Approximately 36.7 million people worldwide are living with HIV/AIDS, according to the Joint United Nations Programme on HIV/AIDS (UNAIDS, 2016).Of these,2.1 million are children. In 2016, an estimated 1.8 million individuals became newly infected with HIV, which equates to 5,000 new infections per day.
Although there was a decline in the HIV death rate between 2000 and 2015, African regions still account for almost two-thirds of the global total of new HIV infections. Africa is home to 25.6 million people with HIV.
Zimbabwe is one of the African countries that continues to have a large amount of its population living with HIV, an estimated 13 million people. Due to access to antiretroviral treatment, the life expectancy in Zimbabwe has reached 61 years in 2015 compared to 41 years in 2003. In 2016, more than 49,000 deaths were averted comprising 393,000 prevented deaths since 2006.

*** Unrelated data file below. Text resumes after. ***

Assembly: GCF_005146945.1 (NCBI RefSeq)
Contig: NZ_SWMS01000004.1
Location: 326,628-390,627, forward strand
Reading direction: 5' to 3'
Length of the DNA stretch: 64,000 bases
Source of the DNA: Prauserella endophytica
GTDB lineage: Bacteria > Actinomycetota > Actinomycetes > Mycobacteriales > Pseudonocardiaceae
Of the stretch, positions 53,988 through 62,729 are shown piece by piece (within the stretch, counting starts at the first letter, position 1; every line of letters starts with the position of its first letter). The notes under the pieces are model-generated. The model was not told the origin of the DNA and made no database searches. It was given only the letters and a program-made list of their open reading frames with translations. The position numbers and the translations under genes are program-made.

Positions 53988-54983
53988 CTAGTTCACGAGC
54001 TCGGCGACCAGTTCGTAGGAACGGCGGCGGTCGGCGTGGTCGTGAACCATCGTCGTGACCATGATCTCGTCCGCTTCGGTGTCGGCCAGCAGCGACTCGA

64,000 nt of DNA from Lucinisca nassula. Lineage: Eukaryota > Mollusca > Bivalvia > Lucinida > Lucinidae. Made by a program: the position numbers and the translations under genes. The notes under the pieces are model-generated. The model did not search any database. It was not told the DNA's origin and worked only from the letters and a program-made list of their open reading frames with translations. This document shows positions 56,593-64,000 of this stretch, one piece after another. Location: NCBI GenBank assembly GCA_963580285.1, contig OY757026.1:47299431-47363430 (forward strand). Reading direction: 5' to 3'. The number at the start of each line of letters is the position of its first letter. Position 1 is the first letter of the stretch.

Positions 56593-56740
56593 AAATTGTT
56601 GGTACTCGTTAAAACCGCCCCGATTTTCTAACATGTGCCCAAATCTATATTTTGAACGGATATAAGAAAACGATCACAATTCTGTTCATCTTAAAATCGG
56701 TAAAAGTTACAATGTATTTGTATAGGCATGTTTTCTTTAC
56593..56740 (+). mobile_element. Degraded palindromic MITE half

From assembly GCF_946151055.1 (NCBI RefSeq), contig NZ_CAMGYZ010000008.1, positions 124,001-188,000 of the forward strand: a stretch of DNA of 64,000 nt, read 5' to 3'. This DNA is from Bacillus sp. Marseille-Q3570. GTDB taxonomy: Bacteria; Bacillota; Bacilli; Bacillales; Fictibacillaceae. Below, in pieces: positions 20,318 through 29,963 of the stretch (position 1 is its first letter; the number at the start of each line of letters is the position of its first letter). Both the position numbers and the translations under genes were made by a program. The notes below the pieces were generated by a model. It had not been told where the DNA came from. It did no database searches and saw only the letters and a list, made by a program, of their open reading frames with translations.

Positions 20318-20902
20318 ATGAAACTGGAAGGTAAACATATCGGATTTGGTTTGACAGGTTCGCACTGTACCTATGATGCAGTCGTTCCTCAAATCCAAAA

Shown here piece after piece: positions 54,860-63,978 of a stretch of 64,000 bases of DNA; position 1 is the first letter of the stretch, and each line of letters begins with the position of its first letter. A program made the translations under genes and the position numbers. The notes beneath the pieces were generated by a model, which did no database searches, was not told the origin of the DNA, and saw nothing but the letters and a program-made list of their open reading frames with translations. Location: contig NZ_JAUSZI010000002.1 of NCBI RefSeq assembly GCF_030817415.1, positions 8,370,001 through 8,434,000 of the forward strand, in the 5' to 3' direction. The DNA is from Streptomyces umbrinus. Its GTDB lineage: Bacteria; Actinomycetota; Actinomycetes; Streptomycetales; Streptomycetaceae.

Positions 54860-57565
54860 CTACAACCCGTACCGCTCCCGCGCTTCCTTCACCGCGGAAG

The United Nations Development Programme (UNDP) played a vital role in supporting countries most affected by the HIV epidemic by providing access to the Global Fund to Fight AIDS,Tuberculosis and Malaria resources. Most recently US $502 million have been approved to support HIV, tuberculosis and malaria programmes in Zimbabwe during the next three years.
In Kenya, there are around 1.5 million people living with HIV, 400 000 of whom are unaware that they have the virus.In May 2017, the Government of Kenya has launched two innovative technologies to address low testing rates, especially among men, and bring ending the AIDS epidemic: self-testing for HIV and pre-exposure prophylaxis (PrEP),an antiretroviral medicine,to prevent HIV infection.